Physicians are supposed to be able to navigate around emotional situations and decisions to solve issues and provide care for people. Sometimes the way we act can, apparently, still influence thoughts regarding our health. This is especially true for those of us dealing with chronic health issues and invisible disabilities.
This post is, in part, a sarcastic piece but also a piece in which we discuss the often ridiculous experiences patients have due to looks, actions, and assumptions.
1. Do not smile. Ever.
I went to my (now-former) general practitioner knowing, essentially, that I had a dental abscess and looking for antibiotics to help treat the issue or some guidance on what to do. When I arrived, my doctor was less than compassionate. Because of the fact that I’m a bubbly person who is polite and smiles, I wasn’t taken seriously.
He literally laughed in my face and said it was a pimple when my reaction upon him applying pressure to it (which, btw, is a no-no) wasn’t as horrible as he expected.
I replied that I deal with very high numbers on the pain scale fairly often and that it’s pretty ridiculous to expect every person to react the same.
Long story short: it took my (now-former) rheumatologist’s office seeing me two weeks later for someone to treat me for the abscess.
Tip: Always look pained while at the doctor for a pain-related issue.
2. Do not be fat.
I have so many stories I could share here.
One friend had tonsillitis that a physician refused to do anything about, despite the obvious diagnosis, because she was overweight and that would eventually cause breathing issues. He also did no actual exam to look at the tonsils.
Another friend was told that her rare neurological headache condition was caused by her weight. The most frightful thing about this situation is that the physician seen is one of the top experts in this type of condition.
One of my favorite patient people was told that her abnormally heavy period (menorrhagia) would be solved by losing weight. She was told this at 15 and then was instructed on ways to lose weight, especially withholding food from herself, by the doctor.
I could keep going, but then I might break my laptop.
Tip: Don’t be a part of 36% of Americans within the overweight or obese guidelines, even if that’s due to muscle or an issue related to your illness, disability, or pain.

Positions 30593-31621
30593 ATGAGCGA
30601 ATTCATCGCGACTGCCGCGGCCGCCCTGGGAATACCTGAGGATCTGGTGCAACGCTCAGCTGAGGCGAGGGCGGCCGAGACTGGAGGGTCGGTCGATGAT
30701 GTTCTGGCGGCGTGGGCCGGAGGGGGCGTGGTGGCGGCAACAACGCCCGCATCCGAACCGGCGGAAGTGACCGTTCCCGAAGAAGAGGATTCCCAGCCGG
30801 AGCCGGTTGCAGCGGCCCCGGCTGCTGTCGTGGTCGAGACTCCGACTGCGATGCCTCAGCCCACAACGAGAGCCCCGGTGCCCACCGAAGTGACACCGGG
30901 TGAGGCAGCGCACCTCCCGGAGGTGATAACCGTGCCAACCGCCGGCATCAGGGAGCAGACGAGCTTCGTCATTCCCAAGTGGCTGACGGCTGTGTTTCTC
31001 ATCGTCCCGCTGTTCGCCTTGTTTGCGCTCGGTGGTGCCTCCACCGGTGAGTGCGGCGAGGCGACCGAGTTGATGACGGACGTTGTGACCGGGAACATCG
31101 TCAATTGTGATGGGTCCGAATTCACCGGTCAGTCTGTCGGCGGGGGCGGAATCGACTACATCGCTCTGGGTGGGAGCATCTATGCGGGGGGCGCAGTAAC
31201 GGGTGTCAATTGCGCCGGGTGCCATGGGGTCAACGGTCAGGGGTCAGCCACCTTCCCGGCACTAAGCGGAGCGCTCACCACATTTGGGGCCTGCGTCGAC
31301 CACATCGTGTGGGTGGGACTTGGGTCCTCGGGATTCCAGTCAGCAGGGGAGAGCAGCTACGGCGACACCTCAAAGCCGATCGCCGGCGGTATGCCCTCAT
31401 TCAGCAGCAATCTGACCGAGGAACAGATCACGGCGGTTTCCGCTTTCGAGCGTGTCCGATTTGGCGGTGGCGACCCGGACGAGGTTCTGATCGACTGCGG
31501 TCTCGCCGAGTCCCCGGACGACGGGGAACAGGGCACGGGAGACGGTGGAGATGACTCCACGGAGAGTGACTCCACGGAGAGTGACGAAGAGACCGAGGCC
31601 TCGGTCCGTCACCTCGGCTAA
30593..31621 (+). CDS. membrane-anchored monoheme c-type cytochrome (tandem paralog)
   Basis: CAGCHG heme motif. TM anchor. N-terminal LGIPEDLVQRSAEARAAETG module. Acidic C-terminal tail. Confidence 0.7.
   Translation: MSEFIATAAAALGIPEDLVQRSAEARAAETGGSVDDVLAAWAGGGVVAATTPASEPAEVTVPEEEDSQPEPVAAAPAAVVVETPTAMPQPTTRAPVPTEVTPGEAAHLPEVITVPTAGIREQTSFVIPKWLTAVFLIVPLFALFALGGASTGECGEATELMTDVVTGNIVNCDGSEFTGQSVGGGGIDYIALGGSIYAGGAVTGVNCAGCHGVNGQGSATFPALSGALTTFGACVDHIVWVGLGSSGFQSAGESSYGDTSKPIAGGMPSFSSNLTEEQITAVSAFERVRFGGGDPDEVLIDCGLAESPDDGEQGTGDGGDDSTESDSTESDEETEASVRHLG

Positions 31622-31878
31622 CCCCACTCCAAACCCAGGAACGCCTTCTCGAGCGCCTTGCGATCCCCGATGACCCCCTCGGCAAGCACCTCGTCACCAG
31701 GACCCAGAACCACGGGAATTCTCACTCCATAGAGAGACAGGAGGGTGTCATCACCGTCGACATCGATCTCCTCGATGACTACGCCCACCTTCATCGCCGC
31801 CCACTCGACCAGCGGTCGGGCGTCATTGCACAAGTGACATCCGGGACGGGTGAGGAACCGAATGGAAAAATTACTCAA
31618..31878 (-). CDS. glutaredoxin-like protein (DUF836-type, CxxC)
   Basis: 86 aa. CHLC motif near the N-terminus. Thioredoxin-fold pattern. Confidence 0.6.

3. Do not be poor.
Not only do those living in poverty have to deal with issues related to access to food and medical care in the first place, but when they do see a healthcare professional, they’re basically dismissed.
One friend, also dealing with Still’s, was told that his abdominal pain was being caused by a horrible diet – a diet that one keeps when one is poor, by the way. In the end, his gallbladder had to be removed via emergency surgery with a long course of antibiotics.
Another friend’s specialist asked if she had an exit strategy to get off of welfare. She’s not on ‘welfare’ as she works, but does receive some forms of public assistance.
If you’re uninsured – rare now, thanks to the ACA, but still happens – you can expect to not be fully treated or even fully evaluated for an issue… even one as fairly obvious as a staph infection in a patient with a history of them.
Tip: Pick yourself up by your bootstraps and stop being poor already.
4. Do not be a woman.
There is so much to say here – especially for those of us who fall into additional marginalized communities such as those with disability or people of color.
If you suffer from any pain related to your reproductive organs, you may be misdiagnosed with sciatica, not even treated, or told to ‘suck it up’ because all women have pain ‘down there.’
Tip: Struggle to be more masculine to please HCPs.
5. Do not have a mental health issue (or fibromyalgia).
If you have a mental health issue, real or perceived, you can expect for misdiagnoses to follow you around.
One of my favorite people in the entire world was being treated for some thyroid issues and depression with the thought that the vast majority of her issues were related to her depression. Fast forward almost ten years and she has been diagnosed FINALLY with Hashimoto’s Disease, an autoimmune condition.
Fibromyalgia is often seen as a mental health issue due to the lack of belief by many physicians in the disease. This is despite the fact that it’s been proven to be a malfunction in the Central Nervous System. Many women are diagnosed with fibromyalgia to shut them up and give their perceived hypochondria a diagnosis.
Tip: Do not ever wind up with a controversial illness that has a stigma associated with it.
6. Do not dress up for your appointment.
I have learned the hard way that dressing nicely when I say I’m in pain is only beneficial is I have come straight from work. Doctors do tend to take other ‘professionals’ seriously. That said, if I dress up too much, then there are questions about how I would have the energy while in pain to do so.
This isn’t the case anymore but has been in the past.
Tip: Rags are too dressed-down, but high heels are too dressed-up. Try sweatpants with a minimum of one hole but no more than two to illustrate that you’re not poor but you also hurt enough to not give a shit about looks.
7. Do not let your pain control you.
Be in enough pain for the pain to be more obvious, but not in enough pain that it alters how you talk to or interact with healthcare peeps.
They’re trained to deal with these emotions. It should not be that hard for them to look past the emotions related with, say, a cluster headache in order to ask the right questions to provide the right treatment.
Tip: Learn to be a Vulcan.